Morphodynamics of sand mounds in shallow flows
Morphodynamics of sand mounds in shallow flows.
PhD thesis, University of Oxford . (2009)
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|Abstract:||Large-scale bed features are often encountered in coastal waters, and include sandbanks and spoil heaps. The morphodynamic development of such features involves complicated nonlinear interactions between the flow hydrodynamics, sediment transport, and bed profile. Numerical modelling of the morphodynamic evolution and migration of large-scale bed features is necessary in order to understand their long-term behaviour in response to changing environmental conditions. This thesis describes detailed measurements of the morphodynamics of sand mounds in unidirectional and oscillatory (tidal) flows, undertaken at the U.K. Coastal Research Facility (UKCRF). High quality data were collected, including water velocities, water levels and overhead images. The parameters tested are: three types of mound shape (circular and elliptical in plan shape, and Gaussian, cosine and triangular in cross-section); underlying fixed or mobile bed conditions; and initial crest height (submerged, surface-touching and surface-piercing). Peak flow velocities are about 0.5 m/s, the sand median grain size is 0.454 mm, and transport occurring mostly as bedload. When analysing the data, the bed contours are determined by digitising the shoreline at different water levels. From these plots, the volume, height, and centroid position of the mound are calculated. A large-scale fit method, based on a Gaussian function has been used to separate small-scale ripples from the large-scale bed structure during the evolution of an isolated sand mound or spoil heap. The bed profile after the ripples are removed is comparable to typical predictions by shallow-flow numerical solvers. The UKCRF experiments investigated the morphodynamic response of a bed mound to hydrodynamic forcing: shape changes, migration rates, volume decay and sediment transport rates. The measured migration rate and decay of a submerged sand mound in the UKCRF are found to be in satisfactory agreement with results from various theoretical models, such as the analytical solution derived by De Vriend. Numerical predictions of mound evolution by a commercial code, PISCES, are also presented for a fully submerged sand mound; the bed evolution is reasonably similar to that observed in the UKCRF. The data provided as a result of the research reported in this thesis provide insight into the behaviour of sand mounds in steady and unsteady flows at laboratory scale, and should also be useful for benchmark (validation) purposes to numerical modellers of large-scale morphodynamics.|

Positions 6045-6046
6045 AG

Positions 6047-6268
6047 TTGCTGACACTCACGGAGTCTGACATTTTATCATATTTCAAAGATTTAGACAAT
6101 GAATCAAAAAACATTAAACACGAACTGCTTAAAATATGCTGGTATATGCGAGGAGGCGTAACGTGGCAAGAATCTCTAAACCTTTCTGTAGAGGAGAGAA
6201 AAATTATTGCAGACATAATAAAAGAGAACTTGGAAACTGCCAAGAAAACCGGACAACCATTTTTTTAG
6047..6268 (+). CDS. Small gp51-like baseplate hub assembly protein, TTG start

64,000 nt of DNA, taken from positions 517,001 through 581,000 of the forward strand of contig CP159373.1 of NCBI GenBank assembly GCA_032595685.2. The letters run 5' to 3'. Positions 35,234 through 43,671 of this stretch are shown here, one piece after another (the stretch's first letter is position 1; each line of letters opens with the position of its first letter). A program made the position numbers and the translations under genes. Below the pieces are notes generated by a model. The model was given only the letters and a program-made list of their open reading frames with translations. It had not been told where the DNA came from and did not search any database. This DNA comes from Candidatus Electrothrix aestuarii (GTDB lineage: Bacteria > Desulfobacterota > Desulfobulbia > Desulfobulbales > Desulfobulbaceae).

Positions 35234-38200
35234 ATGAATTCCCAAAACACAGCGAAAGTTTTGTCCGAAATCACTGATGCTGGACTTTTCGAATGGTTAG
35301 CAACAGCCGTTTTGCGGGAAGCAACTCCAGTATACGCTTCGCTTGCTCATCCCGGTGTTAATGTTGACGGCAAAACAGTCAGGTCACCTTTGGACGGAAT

|Item Type:||Thesis (PhD)|
|Subjects:||Coasts > Sediment transport and scour|
Coasts > General
|Deposited On:||08 Dec 2009 14:58|
|Last Modified:||11 Aug 2014 07:26|
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